I didn’t, for a moment, suspect they were from anyone who posts here, even the more prolific troll posters are better than that, I am sure. 

For some time now I have had the feeling that there is someone, or some people, coming on here and just TDing a number of posts without bothering to read their content, either out of malice or as some sort of concerted effort on behalf of people with reason to dislike our message. It really is quite strange how, suddenly, a number of posts receive one, two or occasionally three thumbs down in very short order, and often posts like uth’s, that could offend no one, receive these petty TDs as a result. 

I can honestly say that I have never read anything from our regular, or occasional, posters that might suggest they would TD anything relating to that terrible day. I include, of course, all supporters of Celtic and RFC/TRFC who have, over the years, made their arguments on SFM. My experience of Celtic supporters talking of that day is one that leaves me certain in the knowledge that only the basest of their support (and we all have them) were not badly effected by the disaster and in full sympathy with the deceased, their families and the wider Rangers support. 

I can still remember that night, sitting in the Queens Arms in Edinburgh, watching the death count rising on the TV, waiting for one of our mates we knew was at the game, getting more and more nervous until he appeared. It had a lasting effect on me.

It Is Better To Offer No Excuse Than A Bad One
upthehoopsJanuary 2, 2018 at 08:52 29 2
Rate This
On this day in 1971, the Ibrox disaster happened during a Rangers v Celtic game at Ibrox. 66 fans died in a crush. Some of us remember that day, some of us may even have been there, while some of us would not even be on this earth at the time. We are all football fans. Nobody should go to a football match and never return home. Rest in Peace.

Wow! I know we are not meant to put much store on the thumbs up or down, but two people have given thumbs down to this post! Who on earth could find fault with a post respecting the dead from the Ibrox disaster?

It kind of confirms my belief that there are people coming onto this site who don’t read the posts, but are assigned with the task of creating the appearance that there is some disagreement with posts that mostly criticise Rangers(IL) and TRFC and hit the TD button without thought.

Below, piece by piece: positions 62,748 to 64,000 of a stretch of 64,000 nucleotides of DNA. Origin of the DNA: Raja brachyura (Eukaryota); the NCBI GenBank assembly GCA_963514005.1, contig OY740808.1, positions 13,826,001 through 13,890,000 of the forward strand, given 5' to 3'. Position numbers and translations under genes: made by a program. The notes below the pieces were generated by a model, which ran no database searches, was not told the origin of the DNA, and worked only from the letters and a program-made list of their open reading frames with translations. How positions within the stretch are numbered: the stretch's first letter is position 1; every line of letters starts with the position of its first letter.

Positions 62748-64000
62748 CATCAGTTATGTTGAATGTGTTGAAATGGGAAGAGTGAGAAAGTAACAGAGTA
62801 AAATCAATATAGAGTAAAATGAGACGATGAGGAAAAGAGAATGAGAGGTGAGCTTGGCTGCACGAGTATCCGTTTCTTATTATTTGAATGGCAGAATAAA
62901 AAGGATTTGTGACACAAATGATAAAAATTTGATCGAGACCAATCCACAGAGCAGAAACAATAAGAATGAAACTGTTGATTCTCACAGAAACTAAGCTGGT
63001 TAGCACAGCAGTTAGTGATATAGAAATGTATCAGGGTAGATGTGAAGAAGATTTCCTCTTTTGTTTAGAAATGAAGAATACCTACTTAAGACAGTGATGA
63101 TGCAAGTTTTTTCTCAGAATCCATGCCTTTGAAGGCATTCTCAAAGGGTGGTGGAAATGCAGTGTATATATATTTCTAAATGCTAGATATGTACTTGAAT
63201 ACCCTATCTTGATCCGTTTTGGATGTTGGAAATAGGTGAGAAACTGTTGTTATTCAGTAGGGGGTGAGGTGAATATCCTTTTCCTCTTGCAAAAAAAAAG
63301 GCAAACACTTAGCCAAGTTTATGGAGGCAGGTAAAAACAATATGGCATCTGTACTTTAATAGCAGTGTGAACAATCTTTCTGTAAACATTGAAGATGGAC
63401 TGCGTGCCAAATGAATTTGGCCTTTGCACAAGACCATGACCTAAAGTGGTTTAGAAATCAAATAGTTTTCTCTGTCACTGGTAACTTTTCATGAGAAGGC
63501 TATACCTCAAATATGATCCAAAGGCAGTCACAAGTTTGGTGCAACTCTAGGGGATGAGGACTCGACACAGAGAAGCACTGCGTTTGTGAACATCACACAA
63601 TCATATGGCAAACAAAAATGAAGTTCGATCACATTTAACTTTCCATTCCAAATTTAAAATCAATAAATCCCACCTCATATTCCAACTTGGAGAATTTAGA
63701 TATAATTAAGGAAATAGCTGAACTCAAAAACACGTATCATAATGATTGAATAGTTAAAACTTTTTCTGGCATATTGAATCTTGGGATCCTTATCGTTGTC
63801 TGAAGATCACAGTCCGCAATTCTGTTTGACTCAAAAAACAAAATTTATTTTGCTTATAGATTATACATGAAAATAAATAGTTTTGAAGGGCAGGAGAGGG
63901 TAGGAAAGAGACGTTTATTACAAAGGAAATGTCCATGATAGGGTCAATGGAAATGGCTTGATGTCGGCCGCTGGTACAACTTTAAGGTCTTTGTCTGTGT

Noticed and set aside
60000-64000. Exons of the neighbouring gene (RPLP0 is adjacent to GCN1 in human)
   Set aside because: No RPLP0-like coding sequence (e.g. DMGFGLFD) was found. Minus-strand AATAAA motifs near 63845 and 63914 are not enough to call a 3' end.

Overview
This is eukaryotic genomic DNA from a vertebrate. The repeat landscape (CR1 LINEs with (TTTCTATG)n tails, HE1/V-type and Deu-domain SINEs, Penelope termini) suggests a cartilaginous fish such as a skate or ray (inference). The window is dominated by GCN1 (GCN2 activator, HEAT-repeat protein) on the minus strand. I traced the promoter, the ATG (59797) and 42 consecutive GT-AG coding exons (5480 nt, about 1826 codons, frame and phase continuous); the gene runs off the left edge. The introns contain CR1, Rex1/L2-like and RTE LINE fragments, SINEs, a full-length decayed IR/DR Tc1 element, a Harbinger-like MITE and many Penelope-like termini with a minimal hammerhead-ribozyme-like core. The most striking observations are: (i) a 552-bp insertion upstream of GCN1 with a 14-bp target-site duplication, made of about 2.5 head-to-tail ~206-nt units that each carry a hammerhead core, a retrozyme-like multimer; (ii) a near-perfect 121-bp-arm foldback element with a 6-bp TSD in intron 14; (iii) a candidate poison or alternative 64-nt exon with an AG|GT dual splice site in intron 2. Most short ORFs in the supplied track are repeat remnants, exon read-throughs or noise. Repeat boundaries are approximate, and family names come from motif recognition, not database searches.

Alternatively, of course, it could just be that others, like myself, have difficulty hitting the correct symbol on tablets or mobile phones, I certainly hope that is the case here.

Thanks to Upthehoops for reminding us of that sad day, something we should do every year as a mark of respect for those who died on Scottish football’s worst day.

It Is Better To Offer No Excuse Than A Bad One
DarkbeforedawnJanuary 2, 2018 at 03:48 
Stevie BC, the issue with declaring himself bankrupt is it stops him holding any director role in a company in the UK and possibly South Africa. I can’t see him doing that “for the sake of the club”. I think like Murray before him he likes the limelight. He knows very well the best option for the club would be resign as any acting party in the club and still provide the soft loans. It would take all scrutiny away from the club and could leave the chairman role to someone more respected such as Alistair Johnston. That would stop the risk of the TOP ruling having such a huge impact on the club. It’s the selfless and obvious choice to make and he could still be seen as the saviour from abroad saving the club through loans, but he wouldn’t get the same exposure he so much craves. His defiance is what will lead to his downfall and his selfishness could lead lead to the downfall of the club.

DBD, though I used your above post to highlight the impossibility of separating club from company, I have to agree, to some extent, with the thrust of the post. While I am not sure that by declaring himself bankrupt that King could escape the wrath of the TOP and CoS, he isn’t going to do anything for the benefit of your club if it doesn’t benefit him, or save him, at the same time.

That said, however, King’s ‘ownership’ of the NOAL Trust was established in court to the judge’s satisfaction, and I doubt that he would get away with making further loans to RIFC plc through it or any other hidden avenue, once declared bankrupt. Indeed, despite my limited knowledge of bankruptcy laws, I am certain that King (or anyone else) can’t just announce bankruptcy and clear themselves of all fiscal responsibilities, they have to prove they have no money to meet their debts, and as far as we know, King doesn’t have any – and if he had, the court would make sure the funds in his NOAL Trust would be used to meet them, as far as possible, with, I am sure, an investigation into what other (disguised)investments he holds. One thing’s for sure, he would not be allowed to ‘lend’ any money to RIFC/TRFC, and, if he does, indeed, have substantial debts, his creditors might well force the return of his existing RIFC loans to meet his debts.